These are just two types of user interface though. There are many others that we may use in our personal and work lives.
In this lesson, we’ll learn about:
A graphical user interface, or GUI (pronounced Gooey), is the type of interface that you and I most commonly use on a daily basis. It is often also known as a WIMP interface. WIMP stands for Windows, Icons, Menus & Pointers.
You see, a graphical user interface makes use of images to provide a visual display of what you are interacting with on the computer. These images are normally organised into:
We can see an example of this type of interface in figure 1 below.
One area where graphical user interfaces slightly differ is in mobile devices, like smartphones and tablets. These use a GUI, but of course, we don’t have an on-screen pointer, because our finger is the pointer.
Despite some of these disadvantages, as the interface is so much easier and more intuitive than alternative interfaces it has become the de-facto interface for most modern computer systems, such as your desktop, laptop, smartphone & tablet.
The disadvantage of it being processor & memory intensive is not as much an issue in modern computers that have powerful processors and lots of memory, and the fact it can be slower than a text-based interface only is true if you know the commands, which most computer users don’t.
Which operating systems (e.g. Mac OSX and Windows) with a graphical user interface have you used? Consider what is similar between them and what is different.
A sensor is a device that reads physical data, such as the temperature. With a sensor interface, a computing device will use sensors that read this physical data and then perform actions based on the information it gathers.
A simple example of this might be your home central heating system. You might set it so that the temperature is 22o. The central heating system will monitor the room temperate using a sensor and will automatically turn on or off your heating based on what temperature the sensor reads.
It’s not just temperature sensors though, sensors could detect light, sound, rainfall, window speed, pressure, motion and much more.
While this type of interface has only very limited purposes, we do see them used all the time and this is increasing as many “smart home” devices rely on this type of interface. For example, your smart central heating, home security and lighting systems. They’re also used in hospitals a lot for monitoring patients, such as their heart rate and oxygen levels.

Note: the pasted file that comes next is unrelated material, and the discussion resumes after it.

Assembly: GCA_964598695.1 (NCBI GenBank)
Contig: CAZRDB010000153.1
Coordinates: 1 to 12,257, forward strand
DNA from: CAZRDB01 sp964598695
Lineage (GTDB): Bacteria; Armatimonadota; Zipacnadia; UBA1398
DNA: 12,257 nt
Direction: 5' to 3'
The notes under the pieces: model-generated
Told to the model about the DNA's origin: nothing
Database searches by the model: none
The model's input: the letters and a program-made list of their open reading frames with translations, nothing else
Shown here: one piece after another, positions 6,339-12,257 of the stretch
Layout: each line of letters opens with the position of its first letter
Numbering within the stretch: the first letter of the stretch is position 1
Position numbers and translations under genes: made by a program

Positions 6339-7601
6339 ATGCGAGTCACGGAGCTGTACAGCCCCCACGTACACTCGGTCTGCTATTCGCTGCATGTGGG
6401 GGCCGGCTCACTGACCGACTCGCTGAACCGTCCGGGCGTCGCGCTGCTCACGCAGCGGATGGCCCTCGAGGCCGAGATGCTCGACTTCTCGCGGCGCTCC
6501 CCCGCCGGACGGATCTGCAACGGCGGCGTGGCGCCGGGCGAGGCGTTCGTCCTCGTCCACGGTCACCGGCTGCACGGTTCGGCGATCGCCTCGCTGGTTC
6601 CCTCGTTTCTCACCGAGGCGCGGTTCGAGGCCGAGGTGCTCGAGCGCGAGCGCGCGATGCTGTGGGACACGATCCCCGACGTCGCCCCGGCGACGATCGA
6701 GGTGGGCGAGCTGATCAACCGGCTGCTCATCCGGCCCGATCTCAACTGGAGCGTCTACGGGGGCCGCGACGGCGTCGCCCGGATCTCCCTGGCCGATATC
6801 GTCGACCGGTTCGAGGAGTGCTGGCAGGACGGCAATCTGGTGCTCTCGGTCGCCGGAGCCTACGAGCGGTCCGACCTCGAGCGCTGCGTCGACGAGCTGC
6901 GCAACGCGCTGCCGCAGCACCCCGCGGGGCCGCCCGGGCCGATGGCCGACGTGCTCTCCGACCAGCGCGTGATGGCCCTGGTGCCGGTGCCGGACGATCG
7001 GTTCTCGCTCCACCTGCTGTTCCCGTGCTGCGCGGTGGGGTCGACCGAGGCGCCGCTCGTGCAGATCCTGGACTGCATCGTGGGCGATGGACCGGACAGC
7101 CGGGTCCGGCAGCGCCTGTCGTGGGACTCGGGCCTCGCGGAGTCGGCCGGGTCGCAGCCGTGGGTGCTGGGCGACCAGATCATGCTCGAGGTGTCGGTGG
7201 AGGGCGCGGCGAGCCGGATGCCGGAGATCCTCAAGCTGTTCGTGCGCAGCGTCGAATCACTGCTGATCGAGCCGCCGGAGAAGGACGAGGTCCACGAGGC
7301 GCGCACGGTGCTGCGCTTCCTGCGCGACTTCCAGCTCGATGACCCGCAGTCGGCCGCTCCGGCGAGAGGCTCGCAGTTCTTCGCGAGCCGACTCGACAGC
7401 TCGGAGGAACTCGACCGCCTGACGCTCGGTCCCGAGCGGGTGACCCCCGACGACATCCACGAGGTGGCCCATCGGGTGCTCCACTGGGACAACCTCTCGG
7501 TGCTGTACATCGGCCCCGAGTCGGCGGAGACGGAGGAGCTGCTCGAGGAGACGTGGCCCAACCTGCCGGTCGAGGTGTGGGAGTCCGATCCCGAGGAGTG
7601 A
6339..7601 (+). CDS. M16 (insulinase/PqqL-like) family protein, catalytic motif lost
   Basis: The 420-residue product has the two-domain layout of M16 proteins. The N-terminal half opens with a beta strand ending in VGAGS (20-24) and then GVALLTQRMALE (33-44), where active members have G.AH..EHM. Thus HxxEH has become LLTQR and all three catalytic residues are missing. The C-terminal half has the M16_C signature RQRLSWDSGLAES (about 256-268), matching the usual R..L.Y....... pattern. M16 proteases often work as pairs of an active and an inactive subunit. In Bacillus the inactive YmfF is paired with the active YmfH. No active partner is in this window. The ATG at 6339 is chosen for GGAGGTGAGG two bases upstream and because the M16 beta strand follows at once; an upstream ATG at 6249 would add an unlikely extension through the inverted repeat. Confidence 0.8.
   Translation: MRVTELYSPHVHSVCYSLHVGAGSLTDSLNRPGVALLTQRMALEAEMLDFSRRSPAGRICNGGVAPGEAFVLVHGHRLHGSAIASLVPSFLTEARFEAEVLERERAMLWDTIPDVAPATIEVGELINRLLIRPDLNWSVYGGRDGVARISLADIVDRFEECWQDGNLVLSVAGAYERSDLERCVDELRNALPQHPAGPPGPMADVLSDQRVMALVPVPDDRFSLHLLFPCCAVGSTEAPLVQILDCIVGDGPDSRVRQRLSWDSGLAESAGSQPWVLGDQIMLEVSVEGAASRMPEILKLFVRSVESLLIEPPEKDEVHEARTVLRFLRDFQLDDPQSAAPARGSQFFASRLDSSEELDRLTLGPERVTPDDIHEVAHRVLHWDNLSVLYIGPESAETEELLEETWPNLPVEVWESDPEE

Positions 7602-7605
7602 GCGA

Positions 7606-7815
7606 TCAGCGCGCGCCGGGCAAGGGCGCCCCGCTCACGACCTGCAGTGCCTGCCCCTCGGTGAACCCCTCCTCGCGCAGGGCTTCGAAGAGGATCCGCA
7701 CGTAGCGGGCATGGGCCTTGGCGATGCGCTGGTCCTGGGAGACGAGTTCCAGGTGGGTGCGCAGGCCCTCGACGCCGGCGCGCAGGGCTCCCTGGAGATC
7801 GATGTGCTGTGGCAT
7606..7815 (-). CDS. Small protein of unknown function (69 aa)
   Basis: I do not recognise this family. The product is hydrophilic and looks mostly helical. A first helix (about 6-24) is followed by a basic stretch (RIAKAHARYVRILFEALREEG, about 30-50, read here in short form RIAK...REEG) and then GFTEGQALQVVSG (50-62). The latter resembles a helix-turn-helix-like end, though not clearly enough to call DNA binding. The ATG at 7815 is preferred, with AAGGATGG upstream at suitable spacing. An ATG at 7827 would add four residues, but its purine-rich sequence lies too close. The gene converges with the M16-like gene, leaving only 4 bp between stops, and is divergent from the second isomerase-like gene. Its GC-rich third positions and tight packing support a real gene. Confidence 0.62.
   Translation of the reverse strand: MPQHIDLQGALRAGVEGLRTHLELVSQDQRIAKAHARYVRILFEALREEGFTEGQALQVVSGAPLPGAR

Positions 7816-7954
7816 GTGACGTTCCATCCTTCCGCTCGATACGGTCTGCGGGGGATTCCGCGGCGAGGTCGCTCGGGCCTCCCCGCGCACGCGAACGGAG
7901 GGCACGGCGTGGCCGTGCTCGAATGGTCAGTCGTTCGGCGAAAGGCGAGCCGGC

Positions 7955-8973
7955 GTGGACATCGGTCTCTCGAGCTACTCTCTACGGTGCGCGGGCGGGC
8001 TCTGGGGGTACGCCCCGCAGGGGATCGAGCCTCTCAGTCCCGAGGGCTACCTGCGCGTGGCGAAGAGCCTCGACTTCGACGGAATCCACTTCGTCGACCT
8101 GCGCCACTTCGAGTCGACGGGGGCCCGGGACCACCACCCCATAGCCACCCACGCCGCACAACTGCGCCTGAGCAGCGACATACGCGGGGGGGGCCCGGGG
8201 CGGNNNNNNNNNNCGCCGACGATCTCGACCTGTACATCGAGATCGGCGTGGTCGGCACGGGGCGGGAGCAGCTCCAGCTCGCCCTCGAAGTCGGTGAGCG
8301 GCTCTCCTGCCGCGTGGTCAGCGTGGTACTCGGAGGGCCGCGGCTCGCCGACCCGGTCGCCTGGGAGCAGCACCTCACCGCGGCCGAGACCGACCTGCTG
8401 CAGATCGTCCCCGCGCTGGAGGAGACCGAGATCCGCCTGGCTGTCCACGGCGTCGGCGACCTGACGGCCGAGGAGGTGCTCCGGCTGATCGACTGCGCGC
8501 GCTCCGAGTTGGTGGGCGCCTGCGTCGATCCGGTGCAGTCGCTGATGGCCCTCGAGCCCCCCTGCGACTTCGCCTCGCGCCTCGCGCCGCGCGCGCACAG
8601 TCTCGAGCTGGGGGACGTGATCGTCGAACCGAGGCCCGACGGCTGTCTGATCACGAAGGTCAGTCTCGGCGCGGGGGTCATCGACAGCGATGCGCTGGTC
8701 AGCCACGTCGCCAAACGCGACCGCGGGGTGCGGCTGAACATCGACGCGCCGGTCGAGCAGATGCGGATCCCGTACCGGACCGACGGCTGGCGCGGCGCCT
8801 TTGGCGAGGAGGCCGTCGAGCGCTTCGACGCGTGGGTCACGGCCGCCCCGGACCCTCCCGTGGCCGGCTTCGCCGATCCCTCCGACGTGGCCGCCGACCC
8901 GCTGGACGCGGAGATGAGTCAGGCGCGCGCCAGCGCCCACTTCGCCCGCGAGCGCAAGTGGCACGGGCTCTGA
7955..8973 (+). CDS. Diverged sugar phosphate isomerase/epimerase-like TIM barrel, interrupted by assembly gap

Other than hospitals, what other types of industry would make a lot of use of sensors? What types of sensor do they use and why are they so important?
This type of user interface presents the user with a menu that contains a list of options. The user navigates through various sub-menus by choosing the relevant option in order to perform the function they want.
You can see this type of user interface used in many self-service kiosks. For example, cash machines at the bank and self-service tills at the supermarket both commonly use menu-based interfaces. Many fast-food restaurants also have self-service kiosks that use menu-based interfaces to choose your meal.
These examples we’ve talked about are all also typically graphical interfaces. However, we can have text-based and speech-based menu interfaces. You might have called a businesses phone line and been told:
This is also a menu-based interfaced.
So, as we’ve seen, a menu-based interface is really simple to follow, but really can only be used for a small number of simple functions. This is why the most common place we see menu-based interfaces is in these self-service kiosks, such as those on a cash machine, or the self-service machine at a fast-food restaurant.
Where else might you see a menu-based interface? Can you think of another type of kiosk? Or perhaps a home entertainment device?
So to summarise what we’ve learnt in this lesson: